A Cambodian man was left dead after a group of fishermen from Kampot province clashed with Vietnamese fishermen while at sea on Sunday evening, according to officials.
At about 8 p.m. Sunday, a vigilante squad of some 30 fishing boats from Troeuy Koh commune in Kampot City surrounded a pair of Vietnamese boats trawling off the coast, according to provincial governor Khoy Khun Hour.
Shortly after, boats collided following the arrival of a third Vietnamese vessel to assist the two that had been surrounded, he said, resulting in the death of Ey Youb, 42.
“It was an accident and we regret that someone has died,” Mr. Khun Hour said. “If our Khmer fishermen had seen Vietnamese come into Cambodia and reported it to authorities, then this might not have happened.”
Mr. Khun Hour said the two nations have an agreement to share the waters between Kampot and the Vietnamese island of Phu Quoc—which lies about 12 km offshore—and that the volatile situation had erupted after each side accused the other of fishing in their waters.
“[The Cambodians] know Vietnam has big boats but they still go to face them,” he said.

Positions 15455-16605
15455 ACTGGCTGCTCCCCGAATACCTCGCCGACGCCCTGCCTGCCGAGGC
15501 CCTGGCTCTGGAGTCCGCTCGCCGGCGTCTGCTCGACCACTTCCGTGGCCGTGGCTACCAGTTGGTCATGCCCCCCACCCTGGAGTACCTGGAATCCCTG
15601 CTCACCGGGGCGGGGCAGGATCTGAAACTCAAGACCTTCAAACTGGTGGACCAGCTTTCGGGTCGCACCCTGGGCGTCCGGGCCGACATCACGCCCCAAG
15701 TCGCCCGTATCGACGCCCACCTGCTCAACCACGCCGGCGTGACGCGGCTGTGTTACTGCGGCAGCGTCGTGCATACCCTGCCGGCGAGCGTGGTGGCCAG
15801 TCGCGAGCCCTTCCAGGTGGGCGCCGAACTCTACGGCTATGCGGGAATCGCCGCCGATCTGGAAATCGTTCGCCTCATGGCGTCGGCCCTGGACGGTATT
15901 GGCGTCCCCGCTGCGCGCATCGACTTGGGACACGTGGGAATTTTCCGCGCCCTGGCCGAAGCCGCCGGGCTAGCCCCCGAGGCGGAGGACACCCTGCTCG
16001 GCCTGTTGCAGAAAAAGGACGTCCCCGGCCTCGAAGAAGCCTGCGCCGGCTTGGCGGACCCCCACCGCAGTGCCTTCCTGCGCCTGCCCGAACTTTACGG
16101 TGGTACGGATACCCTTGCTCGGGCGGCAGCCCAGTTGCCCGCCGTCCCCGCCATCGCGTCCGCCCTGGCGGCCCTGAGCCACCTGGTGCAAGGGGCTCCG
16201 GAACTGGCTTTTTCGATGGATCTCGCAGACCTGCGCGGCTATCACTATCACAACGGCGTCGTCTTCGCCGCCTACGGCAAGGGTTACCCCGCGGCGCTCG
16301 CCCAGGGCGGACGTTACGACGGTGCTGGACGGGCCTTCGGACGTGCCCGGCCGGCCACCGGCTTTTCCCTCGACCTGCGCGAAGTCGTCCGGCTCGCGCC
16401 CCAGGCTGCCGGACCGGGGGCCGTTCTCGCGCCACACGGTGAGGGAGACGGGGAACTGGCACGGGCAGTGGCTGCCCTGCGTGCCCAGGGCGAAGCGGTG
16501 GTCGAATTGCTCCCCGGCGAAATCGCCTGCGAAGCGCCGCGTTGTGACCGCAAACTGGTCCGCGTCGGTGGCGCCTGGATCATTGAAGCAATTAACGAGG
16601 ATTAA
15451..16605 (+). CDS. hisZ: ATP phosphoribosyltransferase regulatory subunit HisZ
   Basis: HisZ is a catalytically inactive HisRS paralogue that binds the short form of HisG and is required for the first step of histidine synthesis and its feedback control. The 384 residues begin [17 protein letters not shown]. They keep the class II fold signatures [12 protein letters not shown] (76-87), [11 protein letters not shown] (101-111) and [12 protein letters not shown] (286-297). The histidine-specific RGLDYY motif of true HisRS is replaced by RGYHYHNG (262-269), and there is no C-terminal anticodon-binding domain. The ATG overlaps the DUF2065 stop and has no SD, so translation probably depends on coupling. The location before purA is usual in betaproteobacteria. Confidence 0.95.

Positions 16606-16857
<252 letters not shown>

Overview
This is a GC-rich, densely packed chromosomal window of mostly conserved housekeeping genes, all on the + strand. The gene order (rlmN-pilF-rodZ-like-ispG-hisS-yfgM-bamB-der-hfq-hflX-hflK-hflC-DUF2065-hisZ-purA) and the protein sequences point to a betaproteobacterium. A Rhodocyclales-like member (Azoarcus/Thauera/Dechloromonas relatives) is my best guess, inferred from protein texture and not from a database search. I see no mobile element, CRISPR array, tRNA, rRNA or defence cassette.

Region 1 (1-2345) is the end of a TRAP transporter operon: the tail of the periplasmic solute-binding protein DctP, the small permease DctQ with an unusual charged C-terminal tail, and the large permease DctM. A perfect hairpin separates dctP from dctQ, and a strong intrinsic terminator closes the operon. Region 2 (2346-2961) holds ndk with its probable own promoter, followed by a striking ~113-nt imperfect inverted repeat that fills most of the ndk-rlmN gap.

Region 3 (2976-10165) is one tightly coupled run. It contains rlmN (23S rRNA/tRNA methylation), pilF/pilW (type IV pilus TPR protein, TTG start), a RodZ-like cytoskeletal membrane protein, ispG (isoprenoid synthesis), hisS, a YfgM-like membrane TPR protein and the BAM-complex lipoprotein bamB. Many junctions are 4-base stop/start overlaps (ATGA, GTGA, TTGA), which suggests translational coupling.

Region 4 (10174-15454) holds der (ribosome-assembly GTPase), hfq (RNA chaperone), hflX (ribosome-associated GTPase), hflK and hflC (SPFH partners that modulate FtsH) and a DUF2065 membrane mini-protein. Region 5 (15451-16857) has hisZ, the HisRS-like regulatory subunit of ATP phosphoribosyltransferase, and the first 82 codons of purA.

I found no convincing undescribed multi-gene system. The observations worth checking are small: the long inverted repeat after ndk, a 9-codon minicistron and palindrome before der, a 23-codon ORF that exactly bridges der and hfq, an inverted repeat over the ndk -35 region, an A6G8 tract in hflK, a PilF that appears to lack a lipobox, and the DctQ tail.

Fishing communities in coastal Kampot and the islands offshore have long battled with Vietnamese who they accuse of encroaching on and overfishing their waters. The location of Phu Quoc—called Koh Tral in Khmer—among a number of Cambodian islands muddies the issue.
In May 2014, fed up with the government’s lack of attention to to the problem, fishermen from Troeuy Koh launched a similar operation to the one that went wrong on Sunday night, detaining 13 Vietnamese and bringing them ashore to face the law.
On that occasion, Mr. Khun Hour handed the 13 over to Vietnamese authorities and recommended that they be educated because when Vietnamese authorities arrest Cambodians fishing in their waters, he said at the time, “they send our people back too.”
In 2008, provincial fisheries official Phat Saroeun was shot dead while tracking illegal Vietnamese boats off the coast of Kampot.
According to deputy provincial police chief Mao Chanmathurith, Sunday’s death was initially thought to be murder until navy and fisheries officers examined the body.
“Fisheries and navy [officials] checked the victim’s body and saw from his bruises that he was injured when the boats [collided] then died when he hit the water,” he said.
Brigadier General Touch Poleak, deputy chief of the navy’s water border battalion in Kampot and Kep, declined to comment on the incident.